Researchers at Queen Mary University London have conducted a first-of-its-kind study to directly measure the methane emissions of an operating LNG vessel
The study was conducted with support from industry collaborative Collaboratory to Advance Methane Science (CAMS) and Spanish energy operator Enagas.
Results from the study will provide crucial data into the greenhouse gas profile of LNG carriers to identify opportunities to improve the environmental performance.
Researchers collected comprehensive direct measurements over the course of Cheniere’s chartered newbuild GasLog Galveston’s round-trip voyage from Cheniere’s Corpus Christi liquefaction facility to a discharge port in Europe.
Data gathered during the voyage includes measuring engine exhaust as well as fugitive emissions. CAMS said the results of the study are expected to be released in a peer-reviewed journal.
The lead researcher for the study and lecturer in chemical engineering and renewable energy at Queen Mary University, Dr Paul Balcombe said state policies looking to regulate the industry to meet climate goals will rely on accurate emissions data.
“Accomplishing this will depend on ensuring transparent, emissions-related data is available and lessons learned from studies such as this are implemented,” he said.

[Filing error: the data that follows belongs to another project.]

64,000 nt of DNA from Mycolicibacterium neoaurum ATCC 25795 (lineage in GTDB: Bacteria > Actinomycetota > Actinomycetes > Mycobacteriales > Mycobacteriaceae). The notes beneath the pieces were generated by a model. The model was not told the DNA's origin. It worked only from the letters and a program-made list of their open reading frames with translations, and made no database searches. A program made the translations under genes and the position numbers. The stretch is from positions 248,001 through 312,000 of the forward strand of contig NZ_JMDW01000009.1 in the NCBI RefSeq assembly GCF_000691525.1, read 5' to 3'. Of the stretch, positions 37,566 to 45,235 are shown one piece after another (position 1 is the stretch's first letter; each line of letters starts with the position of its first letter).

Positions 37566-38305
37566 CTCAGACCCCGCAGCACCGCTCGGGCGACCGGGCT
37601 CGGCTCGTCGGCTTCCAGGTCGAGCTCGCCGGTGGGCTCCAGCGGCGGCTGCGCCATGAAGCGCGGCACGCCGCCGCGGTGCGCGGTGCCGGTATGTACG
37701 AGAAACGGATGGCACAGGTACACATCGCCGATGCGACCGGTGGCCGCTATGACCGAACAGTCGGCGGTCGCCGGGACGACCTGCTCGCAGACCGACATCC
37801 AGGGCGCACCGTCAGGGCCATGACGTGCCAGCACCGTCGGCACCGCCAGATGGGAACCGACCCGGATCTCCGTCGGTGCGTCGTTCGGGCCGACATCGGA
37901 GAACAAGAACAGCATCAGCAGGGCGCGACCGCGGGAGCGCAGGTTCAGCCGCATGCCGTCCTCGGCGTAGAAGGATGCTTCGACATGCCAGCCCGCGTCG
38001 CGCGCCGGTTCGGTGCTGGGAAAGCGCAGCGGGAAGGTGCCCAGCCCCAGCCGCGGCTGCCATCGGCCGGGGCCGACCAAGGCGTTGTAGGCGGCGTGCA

GasLog chief operating officer Paolo Enoizi said “We are proud to be a part of the CAMS effort to measure and monitor methane emissions from the GasLog Galveston under real-world operating conditions. As responsible shipowners, we view the efforts undertaken by the CAMS as critical to minimising the environmental footprint of the global LNG shipping fleet and supporting the continued success and competitiveness of the LNG industry.”
“Enagás is intensively working in the detection and quantification of methane within its assets to minimise emissions,” said Enagas gas assets general manager Claudio Rodríguez.
“We believe improving the accuracy of the emissions data along the gas value chain is critical, and this first-of-its-kind study will shed light on methane emissions associated with the logistic supply chain – informing us of our greatest prospects for development.”
CAMS members include Cheniere, Chevron, Equinor, ExxonMobil, Pioneer Natural Resources, Sempra LNG, and Shell. The consortium is administered by GTI, a leading research, development and training organisation.
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